Ask about the item, talk and hear the story about what you are buying and why the person you buy it from is selling the item. For example – if you are buying a used iPhone from someone, why are they really selling it? Because they got the newest version of the smartphone or was it because its stolen?
Do some investigation, if it’s a Chesterfield sofa or maybe an iPhone, maybe the seller have other items for sale, similar or the same type as you are bidding on or trying to buy. Be sure to check if he might be selling stolen goods – which is illegal in most countries worldwide. It can be pretty telling if the seller for example having 32 iPad Air2 for sale, all brand new – but he is a private person.
It will be a pretty good idea to get the persons email address as well as his phone number so you can SMS or call him (after thinking about it). Also obtain his address information so you can meet him in his house or in a public place like for example a pub.
When you go to get the new item – say an iPhone or another smartphone, it would be pretty intelligent to inform your friends or family that you go to FantasyStreet 32, Liverpool to meet Johnny Doe buying this iPhone 6 Plus or Samsung Galaxy phone – and give them all the contact information.
It is best if it is a friend with lots of buying used goods experience. He or she will be an extra hand and will help you being calm and relaxed while you might be a bit scared or afraid to meet a stranger.
It can be a bit overwhelming to ask a stranger that you want to see the item in use before buying the item, which is again a good reason to bring a friend, as he/she might be the expert in what you are buying. For example a computer nerd for a Macbook Pro – And another benefit is that it is easier to walk away from someone when you bring a friend to cover your back and can make you feel a bit more relaxed.
When a seller tries to sell iPhone 6 or similar for £380, you might be able to offer him £350 and get away with it. One tip is – if you bring a friend – that you pull out £320 and shows him the money, telling the seller that he can have these money right now, and if not you have to go get more money some place – and think a bit more about it. Seller might then say he wants at least £360 for the smartphone, and you then ask your friend if he has some money. Your friend finds £30 and hands it to you… and the smartphone most likely is yours, and you just paid £350 for the phone and saved almost 10 %.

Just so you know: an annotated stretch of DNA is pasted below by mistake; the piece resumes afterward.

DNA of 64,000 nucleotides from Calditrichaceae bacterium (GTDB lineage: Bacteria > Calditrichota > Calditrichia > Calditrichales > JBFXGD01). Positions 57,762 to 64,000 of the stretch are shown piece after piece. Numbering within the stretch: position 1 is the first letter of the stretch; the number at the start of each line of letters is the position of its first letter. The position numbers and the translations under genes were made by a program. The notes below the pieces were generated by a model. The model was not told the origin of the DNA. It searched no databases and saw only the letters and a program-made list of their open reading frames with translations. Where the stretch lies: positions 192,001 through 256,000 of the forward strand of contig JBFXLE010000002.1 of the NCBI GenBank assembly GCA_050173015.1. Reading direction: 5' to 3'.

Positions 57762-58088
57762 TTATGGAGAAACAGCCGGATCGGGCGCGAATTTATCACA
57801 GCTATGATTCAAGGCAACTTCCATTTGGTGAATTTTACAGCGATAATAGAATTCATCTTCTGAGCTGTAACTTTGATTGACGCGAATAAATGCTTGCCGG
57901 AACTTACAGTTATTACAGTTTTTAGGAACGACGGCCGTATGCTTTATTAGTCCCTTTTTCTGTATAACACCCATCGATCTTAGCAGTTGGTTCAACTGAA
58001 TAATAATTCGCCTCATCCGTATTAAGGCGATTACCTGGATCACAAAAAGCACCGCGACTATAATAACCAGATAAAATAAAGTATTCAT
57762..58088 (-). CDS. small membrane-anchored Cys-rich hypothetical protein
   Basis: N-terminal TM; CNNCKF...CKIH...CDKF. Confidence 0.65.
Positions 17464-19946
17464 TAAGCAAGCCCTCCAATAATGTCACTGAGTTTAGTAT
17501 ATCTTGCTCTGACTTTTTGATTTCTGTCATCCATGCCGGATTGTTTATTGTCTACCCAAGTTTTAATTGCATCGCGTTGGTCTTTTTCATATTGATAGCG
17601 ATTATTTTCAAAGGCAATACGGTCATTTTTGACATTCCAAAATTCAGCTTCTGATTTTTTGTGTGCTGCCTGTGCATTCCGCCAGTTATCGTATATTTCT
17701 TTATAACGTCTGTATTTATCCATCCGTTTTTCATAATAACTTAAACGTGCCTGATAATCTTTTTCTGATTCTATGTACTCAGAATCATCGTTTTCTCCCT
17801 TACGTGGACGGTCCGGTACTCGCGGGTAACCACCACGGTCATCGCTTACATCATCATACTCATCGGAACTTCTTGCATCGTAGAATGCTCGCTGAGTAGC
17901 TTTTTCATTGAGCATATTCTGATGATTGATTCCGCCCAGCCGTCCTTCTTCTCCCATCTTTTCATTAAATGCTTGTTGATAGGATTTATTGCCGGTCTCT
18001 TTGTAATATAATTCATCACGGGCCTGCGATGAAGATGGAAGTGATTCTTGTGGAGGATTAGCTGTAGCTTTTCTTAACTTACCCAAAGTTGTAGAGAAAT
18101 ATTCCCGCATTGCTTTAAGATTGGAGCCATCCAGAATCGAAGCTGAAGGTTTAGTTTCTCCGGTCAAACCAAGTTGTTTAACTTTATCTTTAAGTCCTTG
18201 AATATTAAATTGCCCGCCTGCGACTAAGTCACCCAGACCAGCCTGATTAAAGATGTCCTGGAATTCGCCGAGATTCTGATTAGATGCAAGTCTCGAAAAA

If the seller gives you a bad feeling, tries to sell you other stuff too or simply seems to be either a drug addict, criminal or a homeless, do not buy from the seller ever. Always trust your instincts.
Seller has to prove that he has the ownership of the item, if he can hand you the receipt from a known chain of shops on the item (not a copy), it should be okay. If it is a very expensive item, take a photo of the sellers ID papers – ie. a drivers licence or passport.
If it has an serial number, it would or could be a wise move to call the police or investigate in other ways if this item WAS stolen anyway, a receipt can be faked, as can other things like passport and driver licenses. Another thing, make sure that your item is insured by your insurance company – as the seller now also knows the identity of an owner of an expensive item.
Unless it is a unique item that you can only get far from home, make sure to buy the item so the seller doesn’t have to mail or ship it in some way – as the seller might just send you an item that’s not what was shown on pictures or in the quality you expected. The iPhone might have a cracked screen or an iPad Air might have connectivity issues going online. When buying from private persons in most cases means that you can’t return the item and get your money back – or complain to anyone that it doesn’t work.